How do you sell your goods?  “We sell online via Etsy, Amazon, Amazon Handmade, our website and Folksy; we do have some wholesale accounts but these days we are mainly an online business.  We have done Craft Fairs and Trade Shows, but we don’t now.  We just concentrate on being online”.

I am always interested in the popularity of tea towels!  “Without doubt, our most popular item is our tea towels; we have several designs that sell well.  We have designed over 100 tea towels, and counting, but I don’t know which is my favourite.  Jo says she likes the ‘Bird on the Wire’ design but I think we both keep changing our minds.  I like the ‘Wildflower’ design and the ‘Elephants Parade’; but I also like the ‘Collective Nouns’ for animals.”

What about the future?  “I think we both hope that we will survive the next five years, and keep on keeping on.  We are both worried about the Brexit effect.  Jo is more optimistic about this generally than I am; we just keep on going, heads down,  hopeful we will weather any storm, dealing with problems as they occur.  We are both in our fifties so we are just going to see what happens”.

I am fascinated by how their distinctive style came about.  “Our style came out of pure luck.  When we started the business I was stitching everything onto cotton, using different fabrics.  We decided to print some elements of the design, to improve our turnover.  We created a print to see how the fabrics looked and realised, by mixing and matching patterns, we gave our designs a really unique feel.  We then started creating our own patterns and just ran with the idea”.    

What about work-life balance?  “At the end of 2018, we realised we were working too hard.  I was really questioning  how hard you can work, and for how long.  I think we were both doing about 70 hours a week.  So at the beginning of 2019, we made some changes.  Now we only work 3 days a week each, crossing over for one day.  We stopped doing Craft Fairs and Trade Shows and took a good look at the business: we now work smarter, not longer.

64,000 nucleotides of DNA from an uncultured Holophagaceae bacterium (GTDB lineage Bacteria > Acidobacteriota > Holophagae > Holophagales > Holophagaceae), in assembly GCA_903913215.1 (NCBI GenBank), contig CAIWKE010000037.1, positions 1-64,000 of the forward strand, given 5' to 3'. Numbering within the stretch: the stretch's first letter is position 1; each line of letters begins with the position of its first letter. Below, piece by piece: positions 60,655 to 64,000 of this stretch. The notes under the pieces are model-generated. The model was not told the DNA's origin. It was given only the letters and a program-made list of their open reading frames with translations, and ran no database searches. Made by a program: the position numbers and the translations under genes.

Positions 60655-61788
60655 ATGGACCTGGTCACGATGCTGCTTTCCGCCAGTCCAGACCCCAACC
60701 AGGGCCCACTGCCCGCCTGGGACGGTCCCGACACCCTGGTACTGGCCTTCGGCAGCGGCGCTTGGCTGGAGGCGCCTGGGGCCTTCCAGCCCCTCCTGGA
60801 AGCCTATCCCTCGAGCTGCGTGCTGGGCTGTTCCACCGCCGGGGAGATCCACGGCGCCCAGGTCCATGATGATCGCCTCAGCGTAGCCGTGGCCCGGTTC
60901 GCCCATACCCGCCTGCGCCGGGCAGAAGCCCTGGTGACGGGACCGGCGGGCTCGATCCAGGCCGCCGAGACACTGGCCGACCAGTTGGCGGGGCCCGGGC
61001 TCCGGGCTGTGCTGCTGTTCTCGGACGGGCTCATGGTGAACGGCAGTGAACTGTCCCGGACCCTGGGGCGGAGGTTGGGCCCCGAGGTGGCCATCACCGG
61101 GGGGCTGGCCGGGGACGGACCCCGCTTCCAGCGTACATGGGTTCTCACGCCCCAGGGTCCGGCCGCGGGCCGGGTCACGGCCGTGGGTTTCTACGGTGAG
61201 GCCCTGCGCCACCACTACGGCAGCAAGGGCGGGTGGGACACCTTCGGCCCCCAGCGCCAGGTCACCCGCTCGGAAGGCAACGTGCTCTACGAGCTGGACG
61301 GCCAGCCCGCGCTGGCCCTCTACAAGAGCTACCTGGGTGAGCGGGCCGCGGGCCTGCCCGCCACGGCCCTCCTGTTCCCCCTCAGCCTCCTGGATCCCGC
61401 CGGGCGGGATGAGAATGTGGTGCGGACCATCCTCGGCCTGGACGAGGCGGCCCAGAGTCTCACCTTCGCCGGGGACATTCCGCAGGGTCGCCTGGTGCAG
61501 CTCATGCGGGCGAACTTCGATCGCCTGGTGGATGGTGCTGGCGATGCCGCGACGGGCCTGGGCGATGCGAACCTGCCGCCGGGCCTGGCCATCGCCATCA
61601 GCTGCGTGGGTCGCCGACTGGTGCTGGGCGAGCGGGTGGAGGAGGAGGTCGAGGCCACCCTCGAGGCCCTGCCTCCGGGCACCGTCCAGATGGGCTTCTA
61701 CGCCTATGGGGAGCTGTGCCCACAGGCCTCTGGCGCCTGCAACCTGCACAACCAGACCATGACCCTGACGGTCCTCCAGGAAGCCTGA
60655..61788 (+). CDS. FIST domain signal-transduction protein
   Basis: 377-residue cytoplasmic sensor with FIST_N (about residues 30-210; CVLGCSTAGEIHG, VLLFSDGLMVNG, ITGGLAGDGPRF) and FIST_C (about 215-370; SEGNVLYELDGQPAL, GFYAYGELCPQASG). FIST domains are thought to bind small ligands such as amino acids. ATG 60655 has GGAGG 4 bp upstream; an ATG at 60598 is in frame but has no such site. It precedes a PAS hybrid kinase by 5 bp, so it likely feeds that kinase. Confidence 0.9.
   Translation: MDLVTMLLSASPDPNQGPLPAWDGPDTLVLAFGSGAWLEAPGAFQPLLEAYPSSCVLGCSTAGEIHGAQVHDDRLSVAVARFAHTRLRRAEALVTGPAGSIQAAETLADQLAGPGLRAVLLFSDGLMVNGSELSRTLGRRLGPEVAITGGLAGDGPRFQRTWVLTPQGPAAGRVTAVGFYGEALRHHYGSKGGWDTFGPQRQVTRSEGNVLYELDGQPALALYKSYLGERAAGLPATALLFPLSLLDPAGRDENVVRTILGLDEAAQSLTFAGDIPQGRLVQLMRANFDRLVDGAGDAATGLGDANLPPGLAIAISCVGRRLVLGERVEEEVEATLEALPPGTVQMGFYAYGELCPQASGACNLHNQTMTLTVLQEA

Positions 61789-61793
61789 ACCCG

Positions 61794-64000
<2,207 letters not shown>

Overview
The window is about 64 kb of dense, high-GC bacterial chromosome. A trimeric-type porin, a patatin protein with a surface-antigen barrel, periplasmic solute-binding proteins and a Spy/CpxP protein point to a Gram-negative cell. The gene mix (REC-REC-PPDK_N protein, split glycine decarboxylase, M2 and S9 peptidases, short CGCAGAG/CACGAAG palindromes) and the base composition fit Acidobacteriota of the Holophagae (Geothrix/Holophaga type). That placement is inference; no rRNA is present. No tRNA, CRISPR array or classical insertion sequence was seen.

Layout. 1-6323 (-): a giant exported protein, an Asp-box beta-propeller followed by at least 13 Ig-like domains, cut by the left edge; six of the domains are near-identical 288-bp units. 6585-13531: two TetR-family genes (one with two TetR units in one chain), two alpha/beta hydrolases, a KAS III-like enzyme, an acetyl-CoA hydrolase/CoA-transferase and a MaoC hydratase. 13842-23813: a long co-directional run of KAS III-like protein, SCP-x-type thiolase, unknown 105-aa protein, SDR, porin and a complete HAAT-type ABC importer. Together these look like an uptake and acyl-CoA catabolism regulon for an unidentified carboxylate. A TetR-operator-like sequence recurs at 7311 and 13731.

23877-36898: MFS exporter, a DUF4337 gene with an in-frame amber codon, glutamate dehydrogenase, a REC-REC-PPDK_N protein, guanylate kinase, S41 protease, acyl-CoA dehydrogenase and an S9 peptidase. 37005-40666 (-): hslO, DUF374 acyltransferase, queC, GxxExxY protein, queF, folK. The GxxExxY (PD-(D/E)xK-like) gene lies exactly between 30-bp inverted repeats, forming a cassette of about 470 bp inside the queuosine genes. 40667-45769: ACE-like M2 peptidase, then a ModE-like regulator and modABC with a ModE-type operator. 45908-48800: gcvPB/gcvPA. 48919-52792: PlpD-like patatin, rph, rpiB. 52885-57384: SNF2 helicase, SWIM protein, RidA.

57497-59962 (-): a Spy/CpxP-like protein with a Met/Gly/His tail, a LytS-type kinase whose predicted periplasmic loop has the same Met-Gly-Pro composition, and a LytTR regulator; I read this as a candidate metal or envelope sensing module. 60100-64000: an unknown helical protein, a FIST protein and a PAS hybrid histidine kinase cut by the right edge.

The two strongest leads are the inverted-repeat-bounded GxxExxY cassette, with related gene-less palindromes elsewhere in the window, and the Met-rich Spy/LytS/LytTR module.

Jo now takes on other design projects from time to time; she is a skilled interior designer so has been doing a little of that for herself and friends and I am painting.  I paint three days a week and am hoping to have an exhibition later in the year and will no doubt be selling my work via social media.

We feel pretty good about the balance we have managed to create; it makes running MollyMac much more fun and, weirdly, I think we are being more level headed about the business aspect.  We had to learn about business and it was a sharp learning curve!

Big advice to other aspiring creatives: Get the numbers right!”        

Thank you to Jo and Lisa.  That was a great interview.  Perhaps the only thing I missed out asking was how the name MollyMac came about; maybe I’ll just leave that to the Readers imagination.

PS: My favourite tea towel is the ‘Merry Christmas’ that I was given, a present from my cousin.